- Feitian MultiPass FIDO Security Key. This key works over Bluetooth, NFC, and USB on Android, iOS, Windows, Mac, and Linux. Because it uses Bluetooth it's currently the only way to use Advanced protection on iOS, while Android can use both NFC and Bluetooth. This will be your main key and the one you keep with you.
- Yubico Security Key - U2F and FIDO2. This is your backup key and works on any computer with a USB port. It may work over USB on Android phones (with an adapter, of course), but you shouldn't expect it to. You'll put this key in a safe place in case you lose your main key.
Other security keys probably work, but these are what Google recommends as part of the program sign-up.
Drawbacks to Advanced Protection
Advanced protection is a dedicated security solution for people who need one. That means you'll need to make compromises if you want to use it. In this case, that means you're restricted to only using official Google apps for access to your account data.
Google can only allow apps they explicitly trust to access your account if you use Advanced Protection.
This means you'll need to use Chrome instead of Firefox, Safari, or Edge. You'll need to use the Google Gmail app, the Google Drive app, and all other official Google apps to access any of those services — third-party apps aren't compatible. For iOS users, it means that the iOS mail, contacts, and calendar apps will not work when using a Google account secured with Advanced protection and the Google versions will need to be installed through the App Store. It also means that desktop programs like MailPlane or Outlook won't work, and you'll need to visit Gmail on the web, using Chrome. (It should go without saying that Chrome OS works just fine.)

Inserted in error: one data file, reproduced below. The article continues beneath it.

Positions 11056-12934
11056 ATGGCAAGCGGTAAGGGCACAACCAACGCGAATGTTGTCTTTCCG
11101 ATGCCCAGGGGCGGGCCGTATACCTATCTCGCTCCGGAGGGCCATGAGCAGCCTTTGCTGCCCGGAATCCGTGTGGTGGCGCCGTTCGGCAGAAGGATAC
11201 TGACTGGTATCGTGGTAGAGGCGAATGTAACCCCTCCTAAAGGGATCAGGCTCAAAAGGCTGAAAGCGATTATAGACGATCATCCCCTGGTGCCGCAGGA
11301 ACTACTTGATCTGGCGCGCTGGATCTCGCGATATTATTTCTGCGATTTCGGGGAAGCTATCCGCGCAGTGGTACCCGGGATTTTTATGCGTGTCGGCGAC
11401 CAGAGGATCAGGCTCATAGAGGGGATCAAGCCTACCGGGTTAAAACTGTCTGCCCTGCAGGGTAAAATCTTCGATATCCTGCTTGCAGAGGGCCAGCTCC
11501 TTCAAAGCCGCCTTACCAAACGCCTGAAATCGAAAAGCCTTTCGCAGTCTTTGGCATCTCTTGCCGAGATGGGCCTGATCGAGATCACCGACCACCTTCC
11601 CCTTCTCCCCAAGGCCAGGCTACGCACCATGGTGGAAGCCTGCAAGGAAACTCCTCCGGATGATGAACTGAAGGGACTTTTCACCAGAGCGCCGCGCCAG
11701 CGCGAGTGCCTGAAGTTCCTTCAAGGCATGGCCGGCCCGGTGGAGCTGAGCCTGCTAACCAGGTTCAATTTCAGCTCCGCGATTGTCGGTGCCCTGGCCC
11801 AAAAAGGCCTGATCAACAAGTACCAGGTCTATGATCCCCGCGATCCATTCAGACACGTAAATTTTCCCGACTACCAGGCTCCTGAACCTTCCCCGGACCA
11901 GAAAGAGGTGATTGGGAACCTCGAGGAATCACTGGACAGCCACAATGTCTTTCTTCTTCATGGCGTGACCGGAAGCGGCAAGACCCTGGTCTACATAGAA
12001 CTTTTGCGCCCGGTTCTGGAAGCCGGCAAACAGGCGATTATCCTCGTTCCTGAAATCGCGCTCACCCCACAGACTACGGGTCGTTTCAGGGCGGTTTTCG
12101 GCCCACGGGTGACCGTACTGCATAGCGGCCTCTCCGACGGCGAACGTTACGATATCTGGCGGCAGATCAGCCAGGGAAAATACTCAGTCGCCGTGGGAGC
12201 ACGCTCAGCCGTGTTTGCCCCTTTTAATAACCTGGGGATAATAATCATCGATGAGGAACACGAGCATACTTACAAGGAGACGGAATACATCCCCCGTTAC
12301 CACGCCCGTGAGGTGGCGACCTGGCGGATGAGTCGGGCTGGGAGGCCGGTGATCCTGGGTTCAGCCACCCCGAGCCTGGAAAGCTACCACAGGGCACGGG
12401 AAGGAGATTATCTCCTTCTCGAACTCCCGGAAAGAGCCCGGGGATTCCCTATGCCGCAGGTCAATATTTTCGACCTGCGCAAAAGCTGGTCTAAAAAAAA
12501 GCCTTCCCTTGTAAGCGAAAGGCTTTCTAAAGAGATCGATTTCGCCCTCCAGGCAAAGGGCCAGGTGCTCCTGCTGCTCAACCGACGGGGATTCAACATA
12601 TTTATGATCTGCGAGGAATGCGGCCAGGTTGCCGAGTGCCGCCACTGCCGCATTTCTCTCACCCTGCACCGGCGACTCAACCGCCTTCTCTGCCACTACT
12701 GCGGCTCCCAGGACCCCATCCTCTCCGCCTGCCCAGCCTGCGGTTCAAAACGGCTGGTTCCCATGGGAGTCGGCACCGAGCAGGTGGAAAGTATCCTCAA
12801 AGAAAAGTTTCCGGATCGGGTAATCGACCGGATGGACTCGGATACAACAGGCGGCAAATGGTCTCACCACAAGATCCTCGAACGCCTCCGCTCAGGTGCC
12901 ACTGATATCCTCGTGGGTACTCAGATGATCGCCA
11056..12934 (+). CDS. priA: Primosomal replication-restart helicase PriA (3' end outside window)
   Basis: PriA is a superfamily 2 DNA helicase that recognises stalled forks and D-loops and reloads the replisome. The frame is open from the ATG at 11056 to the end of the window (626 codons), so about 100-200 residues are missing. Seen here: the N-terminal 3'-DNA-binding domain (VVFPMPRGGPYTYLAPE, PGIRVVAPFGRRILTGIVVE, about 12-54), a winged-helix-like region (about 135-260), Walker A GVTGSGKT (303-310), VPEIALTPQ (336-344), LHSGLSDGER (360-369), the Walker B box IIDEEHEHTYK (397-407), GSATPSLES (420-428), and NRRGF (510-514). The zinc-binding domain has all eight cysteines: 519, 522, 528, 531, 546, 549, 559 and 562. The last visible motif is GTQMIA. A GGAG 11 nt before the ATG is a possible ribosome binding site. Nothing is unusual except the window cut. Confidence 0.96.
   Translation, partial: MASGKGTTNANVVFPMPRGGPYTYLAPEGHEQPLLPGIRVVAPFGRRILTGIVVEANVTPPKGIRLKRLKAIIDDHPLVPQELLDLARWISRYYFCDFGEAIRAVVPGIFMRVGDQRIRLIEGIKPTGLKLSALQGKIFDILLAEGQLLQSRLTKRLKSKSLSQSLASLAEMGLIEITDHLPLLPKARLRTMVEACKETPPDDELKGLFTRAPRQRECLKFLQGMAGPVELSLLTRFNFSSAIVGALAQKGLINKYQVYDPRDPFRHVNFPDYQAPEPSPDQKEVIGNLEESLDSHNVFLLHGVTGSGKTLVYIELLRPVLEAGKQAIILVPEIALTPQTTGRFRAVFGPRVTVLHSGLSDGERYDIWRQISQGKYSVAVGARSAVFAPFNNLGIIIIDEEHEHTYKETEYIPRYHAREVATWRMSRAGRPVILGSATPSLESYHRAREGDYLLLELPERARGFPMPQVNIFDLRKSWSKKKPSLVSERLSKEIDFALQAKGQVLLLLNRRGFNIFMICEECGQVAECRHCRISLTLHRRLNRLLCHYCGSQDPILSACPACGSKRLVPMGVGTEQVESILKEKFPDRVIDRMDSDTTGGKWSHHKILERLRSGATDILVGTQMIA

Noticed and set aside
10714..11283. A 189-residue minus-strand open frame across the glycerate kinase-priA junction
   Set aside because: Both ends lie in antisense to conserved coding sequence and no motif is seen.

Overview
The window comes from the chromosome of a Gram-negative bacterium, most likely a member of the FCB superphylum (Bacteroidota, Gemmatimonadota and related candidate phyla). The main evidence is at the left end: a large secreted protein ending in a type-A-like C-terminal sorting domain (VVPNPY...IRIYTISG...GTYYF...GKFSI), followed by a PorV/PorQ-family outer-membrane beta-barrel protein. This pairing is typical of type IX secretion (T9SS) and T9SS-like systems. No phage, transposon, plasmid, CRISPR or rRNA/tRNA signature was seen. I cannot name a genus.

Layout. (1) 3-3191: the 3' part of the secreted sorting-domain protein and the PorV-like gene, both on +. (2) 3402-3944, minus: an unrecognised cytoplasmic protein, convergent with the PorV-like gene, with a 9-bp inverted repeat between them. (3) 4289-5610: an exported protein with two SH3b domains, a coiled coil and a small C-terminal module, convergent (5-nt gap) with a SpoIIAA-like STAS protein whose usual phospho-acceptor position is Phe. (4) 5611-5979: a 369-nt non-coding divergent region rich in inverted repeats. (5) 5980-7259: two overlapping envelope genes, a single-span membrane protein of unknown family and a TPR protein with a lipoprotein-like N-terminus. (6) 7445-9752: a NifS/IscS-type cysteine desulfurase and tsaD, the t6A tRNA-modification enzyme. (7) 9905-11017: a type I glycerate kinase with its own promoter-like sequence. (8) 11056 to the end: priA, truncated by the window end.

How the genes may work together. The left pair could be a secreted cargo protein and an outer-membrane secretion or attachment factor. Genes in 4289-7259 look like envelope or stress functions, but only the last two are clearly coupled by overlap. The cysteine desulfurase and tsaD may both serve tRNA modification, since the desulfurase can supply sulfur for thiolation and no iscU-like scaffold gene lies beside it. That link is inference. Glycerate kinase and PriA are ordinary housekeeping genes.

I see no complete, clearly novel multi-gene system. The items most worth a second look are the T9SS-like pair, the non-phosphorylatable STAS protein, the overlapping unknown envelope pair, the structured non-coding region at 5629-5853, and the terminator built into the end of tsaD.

This is because of trust. Not the kind of trust you or I mean when we loan a friend $5, but explicit trust from Google for an application to act on their behalf and present itself to you as Google would. It doesn't mean that Google doesn't trust Apple when it comes to Safari. It only means that the two companies haven't worked together to make Safari 100 percent compatible with the program. Yet.
It's very possible that more software will fall under this umbrella of trust in the future, or maybe none will. You just need to know before you begin that your favorite app might not work if you enable Advanced Protection.
Should I use Advanced Protection?
If you need to ask, the answer is probably no. I'm not saying this to look like an online elitist jerk, but because it's true — Advanced Protection is a major overhaul to how you use your Google account and most of us don't need it.
Google makes it clear that this is an option because high-profile public figures have been hacked and need a better way to keep their accounts safe. French President Emmanuel Macron, for example, would need Advanced Protection on his personal Google account (if he has one) but chances are nobody is targeting you or me and we don't need it. But we could use it if we liked and outside of the listed restrictions, all of our data is as accessible as it ever was.
For most of us "regular" folk, a better option is a strong password and two-factor authentication. You can even use a security key for two-factor authentication if you like, but Advanced Protection is probably overkill for the average Joe or Jane.